Matchmaking a difference
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Hey there, time traveller!
This article was published 23/03/2020 (1050 days ago), so information in it may no longer be current.
You can think of Omar Kinnarath as an online matchmaker.
The 40-year-old small business owner is using his social-media skills to bring Winnipeggers together — not for love, but to help each other get through the chaos of the COVID-19 pandemic.
On Monday, Kinnarath created a Facebook page — Mutual Aid Society Winnipeg — dedicated to matching local people in need during the outbreak with people who have the ability and willingness to help.
“That’s the way my mom raised me,” the single father of a 10-year-old son explained. “I credit my upbringing — when someone needs help, then help. If you are able to do it, then do it. Don’t ask questions. Just be who you are and be a good person.”
The Wolseley resident’s Mutual Aid Society, launched on Monday, had more than 1,300 members signed up by noon on Friday.
When someone posted a plea for food, including pet food, in West Broadway, moments later there was a reply from someone in River Heights offering “a few extra cans of cat food and some treats (opened but still good) if you’d like — I’m in full isolation and would need someone to pick up and deliver to you.”
Judging by the upbeat tone of the conversations on the Facebook page, no request for help was deemed too small, or too large.
“My husband and I are both laid off now and we are looking for help with food for us and our dogs, please,” one woman posted, a plea that was quickly greeted with suggestions for help and offers of dry dog food.
Kinnarath said he wasn’t prepared to sit around and do nothing when his clothing store, Urban 101 at Portage Place Shopping Centre, closed for at least three weeks to help tamp down the spread of the novel coronavirus.
“The reason I started this (page) is because I knew we’d see all this panic-buying and hoarding and there would be a lack of goods for people who are most vulnerable, the elderly and people with mobility issues and people dealing with health conditions,” he said.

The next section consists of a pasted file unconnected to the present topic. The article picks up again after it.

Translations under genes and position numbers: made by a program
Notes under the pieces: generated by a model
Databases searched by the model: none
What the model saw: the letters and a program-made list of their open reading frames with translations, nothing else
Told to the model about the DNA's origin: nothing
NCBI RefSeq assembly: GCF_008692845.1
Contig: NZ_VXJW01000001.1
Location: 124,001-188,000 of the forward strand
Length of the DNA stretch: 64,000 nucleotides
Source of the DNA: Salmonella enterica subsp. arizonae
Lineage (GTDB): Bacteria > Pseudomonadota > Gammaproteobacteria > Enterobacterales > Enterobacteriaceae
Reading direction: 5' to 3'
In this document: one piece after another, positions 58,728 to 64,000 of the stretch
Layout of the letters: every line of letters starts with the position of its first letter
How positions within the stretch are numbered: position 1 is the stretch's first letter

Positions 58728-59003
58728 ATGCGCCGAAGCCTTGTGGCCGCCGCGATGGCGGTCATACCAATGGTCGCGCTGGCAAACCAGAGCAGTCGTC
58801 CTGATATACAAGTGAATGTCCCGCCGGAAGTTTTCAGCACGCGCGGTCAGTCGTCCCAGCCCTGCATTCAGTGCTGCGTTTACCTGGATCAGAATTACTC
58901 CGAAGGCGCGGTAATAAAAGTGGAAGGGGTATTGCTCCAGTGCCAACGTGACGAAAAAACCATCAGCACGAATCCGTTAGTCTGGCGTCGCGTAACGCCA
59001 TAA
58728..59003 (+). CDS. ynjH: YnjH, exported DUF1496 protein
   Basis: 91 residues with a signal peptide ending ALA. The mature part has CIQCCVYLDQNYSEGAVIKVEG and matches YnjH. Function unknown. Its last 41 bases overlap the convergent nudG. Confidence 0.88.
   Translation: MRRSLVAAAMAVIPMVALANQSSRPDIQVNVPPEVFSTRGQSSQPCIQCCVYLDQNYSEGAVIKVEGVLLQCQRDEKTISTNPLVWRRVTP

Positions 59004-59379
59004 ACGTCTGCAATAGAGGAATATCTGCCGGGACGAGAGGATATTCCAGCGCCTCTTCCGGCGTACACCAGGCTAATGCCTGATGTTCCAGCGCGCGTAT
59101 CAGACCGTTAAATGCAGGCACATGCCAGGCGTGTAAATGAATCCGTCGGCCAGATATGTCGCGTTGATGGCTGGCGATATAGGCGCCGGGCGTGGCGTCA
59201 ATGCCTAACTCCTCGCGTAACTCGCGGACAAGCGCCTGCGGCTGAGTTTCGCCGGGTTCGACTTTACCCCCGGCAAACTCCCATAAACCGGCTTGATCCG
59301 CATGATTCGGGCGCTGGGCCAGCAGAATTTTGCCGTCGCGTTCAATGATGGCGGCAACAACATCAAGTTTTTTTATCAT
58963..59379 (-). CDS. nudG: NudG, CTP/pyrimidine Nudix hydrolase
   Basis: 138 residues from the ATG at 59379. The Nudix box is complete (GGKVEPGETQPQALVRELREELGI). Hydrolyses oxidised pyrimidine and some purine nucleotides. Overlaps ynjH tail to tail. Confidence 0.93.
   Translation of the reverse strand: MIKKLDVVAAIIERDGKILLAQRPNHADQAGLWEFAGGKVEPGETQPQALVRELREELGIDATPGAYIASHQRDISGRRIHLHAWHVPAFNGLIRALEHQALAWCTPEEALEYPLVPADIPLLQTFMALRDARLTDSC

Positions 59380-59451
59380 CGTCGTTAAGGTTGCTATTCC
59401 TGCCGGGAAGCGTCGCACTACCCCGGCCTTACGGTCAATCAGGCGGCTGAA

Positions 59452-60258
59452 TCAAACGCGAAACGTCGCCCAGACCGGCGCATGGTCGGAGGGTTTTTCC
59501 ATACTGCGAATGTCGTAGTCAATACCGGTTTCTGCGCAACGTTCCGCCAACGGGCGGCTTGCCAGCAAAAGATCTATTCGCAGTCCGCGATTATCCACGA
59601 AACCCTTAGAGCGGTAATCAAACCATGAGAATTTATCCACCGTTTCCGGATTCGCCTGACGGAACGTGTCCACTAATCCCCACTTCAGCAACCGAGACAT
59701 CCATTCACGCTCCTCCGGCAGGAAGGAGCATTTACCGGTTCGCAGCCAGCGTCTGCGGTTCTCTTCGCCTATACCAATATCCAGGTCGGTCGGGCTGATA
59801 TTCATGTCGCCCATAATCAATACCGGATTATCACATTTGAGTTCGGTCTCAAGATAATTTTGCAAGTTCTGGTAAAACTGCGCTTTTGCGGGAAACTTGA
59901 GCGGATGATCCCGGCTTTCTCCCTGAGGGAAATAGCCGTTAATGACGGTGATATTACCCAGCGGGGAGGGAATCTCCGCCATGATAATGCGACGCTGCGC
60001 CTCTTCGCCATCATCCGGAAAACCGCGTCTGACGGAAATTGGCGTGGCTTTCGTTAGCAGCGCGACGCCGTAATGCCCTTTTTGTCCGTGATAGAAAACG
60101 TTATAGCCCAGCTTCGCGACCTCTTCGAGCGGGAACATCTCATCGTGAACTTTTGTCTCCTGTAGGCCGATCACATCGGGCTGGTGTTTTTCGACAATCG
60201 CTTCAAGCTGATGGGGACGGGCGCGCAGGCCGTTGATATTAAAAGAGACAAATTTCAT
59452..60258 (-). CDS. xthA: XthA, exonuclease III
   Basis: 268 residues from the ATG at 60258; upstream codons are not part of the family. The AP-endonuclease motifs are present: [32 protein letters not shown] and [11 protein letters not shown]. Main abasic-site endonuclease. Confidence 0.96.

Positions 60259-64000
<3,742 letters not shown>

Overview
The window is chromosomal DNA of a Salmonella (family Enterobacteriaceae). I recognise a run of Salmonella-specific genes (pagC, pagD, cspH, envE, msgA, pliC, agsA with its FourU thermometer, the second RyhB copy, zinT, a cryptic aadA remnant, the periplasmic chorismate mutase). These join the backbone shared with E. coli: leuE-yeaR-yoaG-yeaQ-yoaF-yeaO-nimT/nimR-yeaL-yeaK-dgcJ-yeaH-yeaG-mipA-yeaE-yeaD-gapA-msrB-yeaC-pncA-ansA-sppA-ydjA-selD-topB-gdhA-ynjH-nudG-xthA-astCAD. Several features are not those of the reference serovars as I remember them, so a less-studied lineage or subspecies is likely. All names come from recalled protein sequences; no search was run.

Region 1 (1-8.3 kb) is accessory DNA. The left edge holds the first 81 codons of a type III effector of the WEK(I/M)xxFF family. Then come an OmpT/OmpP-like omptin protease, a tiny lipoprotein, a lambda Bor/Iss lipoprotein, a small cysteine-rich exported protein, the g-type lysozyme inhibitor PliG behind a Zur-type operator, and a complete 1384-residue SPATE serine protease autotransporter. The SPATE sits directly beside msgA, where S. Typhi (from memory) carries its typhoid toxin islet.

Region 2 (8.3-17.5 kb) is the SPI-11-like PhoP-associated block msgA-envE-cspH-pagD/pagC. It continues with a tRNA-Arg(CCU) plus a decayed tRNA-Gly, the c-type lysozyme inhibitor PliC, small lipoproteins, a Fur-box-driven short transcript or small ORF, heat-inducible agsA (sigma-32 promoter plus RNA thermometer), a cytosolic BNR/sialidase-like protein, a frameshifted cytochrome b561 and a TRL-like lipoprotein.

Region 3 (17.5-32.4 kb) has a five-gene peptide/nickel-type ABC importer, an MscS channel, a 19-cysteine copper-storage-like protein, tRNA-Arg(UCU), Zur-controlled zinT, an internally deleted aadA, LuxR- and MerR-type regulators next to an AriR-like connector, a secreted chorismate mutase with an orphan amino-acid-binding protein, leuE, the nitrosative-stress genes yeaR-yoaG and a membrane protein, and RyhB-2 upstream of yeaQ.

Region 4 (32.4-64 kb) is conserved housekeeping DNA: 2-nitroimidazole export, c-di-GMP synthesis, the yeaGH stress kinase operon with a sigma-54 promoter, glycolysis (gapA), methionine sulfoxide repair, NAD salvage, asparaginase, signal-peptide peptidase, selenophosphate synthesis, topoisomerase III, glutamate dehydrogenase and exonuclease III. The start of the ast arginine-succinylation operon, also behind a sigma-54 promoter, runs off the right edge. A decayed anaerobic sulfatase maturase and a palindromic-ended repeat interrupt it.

“We knew there’d be a need and we saw groups like this pop up during different crises. During the hurricane in Puerto Rico a couple of years ago, the government wasn’t taking care of the needs of the community, so a mutual aid society sprang up to fill the need for services and general help.”
A self-described social activist, with a fondness for computers, he said the concept of mutual aid dates back to the beginning of human history.
“We all have different talents and we can use those to help people,” he said. “If you are able to help, help. If you need help, don’t be shy, ask for help.”
Based on the rapidly rising membership of the Winnipeg group, it’s a concept whose time has come as more residents hunker down at home amid the coronavirus crisis.
“As you can see from the page, it’s working,” Kinnarath said, “Dozens and dozens of people are getting help. People who need food are getting together with people who can bring it to them. It makes you want to cry. It’s fantastic.
“Another example is the hand-sanitizer shortage. One of the posters on the page — a friend of mine — had 6,000 plastic bottles lying around. He had a business a couple of years ago. He posted that he had all these bottles lying around and then, later on, another poster said, ‘Hey, I work for a distillery and we’re in the process of figuring this out and we could probably use them.’
“It shows that mutual aid works. We put the two together — a person with bottles and someone who is hoping to make hand sanitizer. It shows that once you post the need, someone will step up to fill it.”
Born in Thailand and raised in Winnipeg, Kinnarath questioned whether governments can meet the needs of everyone during a crisis of this magnitude.
“They’re definitely not doing it now,” he declared. “So people have to help each other. We hope the government is going to help, but at this very moment we’re not getting a lot of help from them.”
The bottom line is people living in a community have an obligation to step up and help during times of great need.
“We thought this was the most important thing right now — to start a mutual aid society. It’s more important than anything right now — making sure people have what they need. Food, diapers, groceries.”
He chuckled when asked if he was surprised by the reaction to the Facebook page. “I am not one bit surprised by the reaction,” he said. “I was dead certain this community would help people who are unfortunate and in need of help. I am surprised, however, at how fast it’s going.”
He also promised mutual aid would outlive the coronavirus. “It will be a place where if people are in desperate need of things, they can ask and someone can help,” he vowed.
“When things go back to semi-normal, things like this will be important. It’s not temporary. It’s going to grow. We’d like this philosophy of helping to spread around the world.”
For now, it’s a match made in cyberspace.
(Kinnarath is just one of many people going the extra mile to help others during this health crisis. We’d love to hear your stories, too. Share them at email@example.com)
Doug has held almost every job at the newspaper — reporter, city editor, night editor, tour guide, hand model — and his colleagues are confident he’ll eventually find something he is good at.